Francois (Lymphoblastic leukemia)

Francois came in a few weeks after Kadia. Another leukemia patient. He comes from the same village as Eclé, the nurse pictured here.


He did amazingly well with his treatment, even the steroids. His biggest issue was that his grandfather, who was known to be harsh, was his guardian during his time at the hospital. I mean, who really wants your grandfather when you are sick? You want your mom. You want someone who will hold you. So since he didn't get that from his grandfather, he sought it from us. If we didn't come and sit with him he would scream. Lay on the floor and scream for hours. I'm not exactly sure what changed, but thankfully a month or so ago, he stopped screaming. We all enjoyed him more after that! Patients still talk about screaming Francois.

He is a sweet boy. We actually took him back to his village this weekend with Alan (post to come later) as he is in remission and now only receiving his monthly dose of medication at the hospital. It is a bit lonely at the hospital now without Kadia and Francois around.

Sinata (incurable Rhabdomyosarcoma: Muscle cancer)

Sinata came in to the hospital with a rhabdomyosarcoma on the right side of her neck. It was affecting her eye. Brett told them to stay but the family went home only to return about a month later when she could no longer walk. Soon after, she couldn't sit up either.



We started treatment without much hope. We continued for a few weeks but did not see much improvement. We talked to the family about going home and though we thought they were leaving, I was surprised to see her still at our hospital after our return from our one month vacation in the States. We decided it was best to take her home so I did with another friend.

We left her on a dirt floor inside their tiny house. It was hard to leave her there. I thought for sure she would die within two weeks. However, he father continued to show up and ask for bandages for her pressure ulcer wound on her lower back and for pain medicine.

He started coming weekly asking for help and talking about her bed sore. I decided to go to their village (about an hour away) with a couple visiting college guys who were interested in medicine. Her bed sore was simply astounding. I won't go into details but once I saw it, I knew her end would be soon. We cleaned and dressed the wound and did all that we could. Sinata grabbed my hand and continued to put it to her face. When I asked to leave, she said I couldn't. I read her a book in Bambara. We had a sweet time. The next week her father came and told us that she had passed away.

You may wonder why I only have one picture of Sinata. The reason is simple. She arrived shortly after we sent Alou home. On top of that, we were not reading the bone marrows correctly and thought both Kadia and Francois (you'll meet him next) were not in remission and we were going to have to send them home as well. I was emotionally spent. I had told Brett I would treat Sinata only if I didn't have to learn her name. Of course, as you can see I did learn her name. I even painted her nails a couple of times. But I guarded my heart with her as I couldn't stand to see another child go home to die. Thankfully we were wrong about Kadia and Francois but we only found that out once we were in the States and Brett spent some time with Alan. So though I didn't get overly attached to Sinata, it was sad regardless to hear of her passing away and knowing that she spent her last few months in a small dirt home unable to get out and move around.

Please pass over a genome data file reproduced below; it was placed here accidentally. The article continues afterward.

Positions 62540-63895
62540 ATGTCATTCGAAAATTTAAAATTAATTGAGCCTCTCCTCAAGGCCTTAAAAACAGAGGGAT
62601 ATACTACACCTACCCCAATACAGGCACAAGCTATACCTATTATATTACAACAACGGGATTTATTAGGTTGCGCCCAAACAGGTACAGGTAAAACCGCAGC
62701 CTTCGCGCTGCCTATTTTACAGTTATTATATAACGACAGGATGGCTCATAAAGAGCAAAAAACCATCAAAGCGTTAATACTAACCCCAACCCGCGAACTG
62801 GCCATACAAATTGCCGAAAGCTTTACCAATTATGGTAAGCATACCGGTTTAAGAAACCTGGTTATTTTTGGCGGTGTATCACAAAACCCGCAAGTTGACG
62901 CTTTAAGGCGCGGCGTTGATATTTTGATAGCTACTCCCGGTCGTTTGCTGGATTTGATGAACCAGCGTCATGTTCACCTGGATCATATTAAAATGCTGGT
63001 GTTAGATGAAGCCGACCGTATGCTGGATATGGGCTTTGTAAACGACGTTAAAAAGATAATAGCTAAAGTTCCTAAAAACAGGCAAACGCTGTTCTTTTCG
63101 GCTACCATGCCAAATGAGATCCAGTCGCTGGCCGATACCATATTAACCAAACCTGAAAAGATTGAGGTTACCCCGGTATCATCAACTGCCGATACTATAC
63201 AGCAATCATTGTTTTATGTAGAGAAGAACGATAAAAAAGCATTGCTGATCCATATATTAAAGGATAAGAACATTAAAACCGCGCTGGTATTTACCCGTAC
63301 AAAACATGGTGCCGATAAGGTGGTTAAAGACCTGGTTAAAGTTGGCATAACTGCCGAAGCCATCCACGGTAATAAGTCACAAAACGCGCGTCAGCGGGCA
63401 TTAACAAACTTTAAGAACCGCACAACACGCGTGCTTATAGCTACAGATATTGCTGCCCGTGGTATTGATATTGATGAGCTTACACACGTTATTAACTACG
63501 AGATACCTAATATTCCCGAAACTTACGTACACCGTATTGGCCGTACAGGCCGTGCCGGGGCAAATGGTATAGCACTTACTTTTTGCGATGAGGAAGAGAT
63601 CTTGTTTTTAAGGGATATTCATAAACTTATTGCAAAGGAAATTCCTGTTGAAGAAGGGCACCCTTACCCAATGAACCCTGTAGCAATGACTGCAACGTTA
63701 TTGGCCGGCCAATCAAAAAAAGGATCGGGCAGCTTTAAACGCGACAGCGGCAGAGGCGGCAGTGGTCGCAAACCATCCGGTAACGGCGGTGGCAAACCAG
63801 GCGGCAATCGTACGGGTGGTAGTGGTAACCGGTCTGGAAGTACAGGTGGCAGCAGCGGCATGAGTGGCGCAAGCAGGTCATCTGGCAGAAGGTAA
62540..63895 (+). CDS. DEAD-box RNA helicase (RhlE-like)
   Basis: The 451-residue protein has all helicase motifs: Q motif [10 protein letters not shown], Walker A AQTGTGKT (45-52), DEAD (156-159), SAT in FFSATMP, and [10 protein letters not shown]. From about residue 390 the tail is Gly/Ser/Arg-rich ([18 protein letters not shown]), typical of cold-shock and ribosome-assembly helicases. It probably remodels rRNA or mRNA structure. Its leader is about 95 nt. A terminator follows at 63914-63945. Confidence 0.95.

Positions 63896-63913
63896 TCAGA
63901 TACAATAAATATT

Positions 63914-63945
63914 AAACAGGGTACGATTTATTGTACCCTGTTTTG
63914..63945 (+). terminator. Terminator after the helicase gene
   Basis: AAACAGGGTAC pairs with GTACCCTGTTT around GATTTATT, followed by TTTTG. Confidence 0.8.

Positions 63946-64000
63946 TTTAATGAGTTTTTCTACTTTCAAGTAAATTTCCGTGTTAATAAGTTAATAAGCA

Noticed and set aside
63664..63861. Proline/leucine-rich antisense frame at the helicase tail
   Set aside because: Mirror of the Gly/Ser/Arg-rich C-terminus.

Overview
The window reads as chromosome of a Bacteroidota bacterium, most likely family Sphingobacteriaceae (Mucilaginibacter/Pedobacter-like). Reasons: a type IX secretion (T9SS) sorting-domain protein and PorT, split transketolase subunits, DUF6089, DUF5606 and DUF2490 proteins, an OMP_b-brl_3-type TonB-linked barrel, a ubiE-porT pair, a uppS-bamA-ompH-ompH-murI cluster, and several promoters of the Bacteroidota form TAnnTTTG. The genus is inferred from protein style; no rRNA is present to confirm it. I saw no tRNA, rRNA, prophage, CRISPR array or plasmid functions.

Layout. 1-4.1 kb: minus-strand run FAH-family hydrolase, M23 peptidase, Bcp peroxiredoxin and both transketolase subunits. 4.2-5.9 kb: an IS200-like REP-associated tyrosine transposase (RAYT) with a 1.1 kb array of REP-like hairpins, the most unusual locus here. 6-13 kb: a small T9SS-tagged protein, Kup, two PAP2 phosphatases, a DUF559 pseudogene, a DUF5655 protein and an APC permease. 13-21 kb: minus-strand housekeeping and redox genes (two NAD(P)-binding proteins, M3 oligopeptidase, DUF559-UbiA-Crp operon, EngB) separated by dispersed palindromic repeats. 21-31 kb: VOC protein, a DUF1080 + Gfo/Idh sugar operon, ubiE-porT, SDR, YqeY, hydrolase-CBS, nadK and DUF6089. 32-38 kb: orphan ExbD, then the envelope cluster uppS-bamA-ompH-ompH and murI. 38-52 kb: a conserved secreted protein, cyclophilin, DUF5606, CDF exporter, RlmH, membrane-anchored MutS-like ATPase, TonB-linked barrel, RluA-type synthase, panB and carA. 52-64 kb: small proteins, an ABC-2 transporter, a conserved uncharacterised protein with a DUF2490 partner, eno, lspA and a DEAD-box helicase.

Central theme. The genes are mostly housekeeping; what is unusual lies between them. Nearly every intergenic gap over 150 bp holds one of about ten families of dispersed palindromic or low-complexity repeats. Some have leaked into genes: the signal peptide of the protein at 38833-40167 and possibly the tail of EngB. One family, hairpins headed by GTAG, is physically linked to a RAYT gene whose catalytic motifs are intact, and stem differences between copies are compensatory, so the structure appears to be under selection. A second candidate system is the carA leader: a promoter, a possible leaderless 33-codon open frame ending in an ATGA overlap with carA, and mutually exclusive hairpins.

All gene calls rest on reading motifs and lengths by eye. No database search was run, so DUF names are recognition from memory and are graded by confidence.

Kadia (Lymphoblastic Leukemia)

Kadia came in 3 days after Alou with basically the same exact symptoms and lab results. She also had leukemia. We started her treatment as well, right after Alou.


Kadia didn't do quite as well on steroids as Alou. :) She was a grump that whole time who hated any white person she saw. It was an exciting day when she would smile or even look at you since these were so rare.

Once steroids were over, however, she eventually turned back into herself. A sweet little girl with lots of spunk. I love her to death.

This is the Kadia we know now. Even though she doesn't love shots, she finally loves us.


She is actually in remission and has just returned for her first monthly dose of Vincristine which she will receive for the next two years. It was sad to see her leave the hospital, as she had been living there since December, but I am happy she is well and can go home.

Alou (Acute Myeloblastic Leukemia)

Alou came in the week of Christmas. His spleen was humongous. After consulting with Alan we decided to treat for ALL (lymphoblastic leukemia) since treatment for AML (myeloblastic type) in Mali would likely kill him from the side effects. He was such a sweet little boy.




I love this picture because it is so Alou. He was kind of aloof, but oh so sweet. He would always come when you put out your arms. Even during the extended induction and tons of steroids, he remained sweet. Once he lost his hair, I bought him a hat. More for me than for him because I just thought he looked so cute. :)

Though his spleen did decrease in size, there came a point where we realized he was just not getting better. The immunosuppression was killing him just as much as the cancer. After discussing his case with Alan some more, we decided it was most likely not ALL but AML, and thus too difficult to survive in MaliWe as a medical team tried not to think about this and kept hoping he would get better. Despite our efforts, it wasn't happening. He was getting sicker before our eyes. One day he even crawled to go see Jake because he didn't have the strength to walk. We finally decided to tell the family. I could hardly keep myself together when we planned to tell the mom. I went with a Malian nurse and he did all the talking. He just told her we couldn't do more and that they could go home. She just took it. Simply amazing.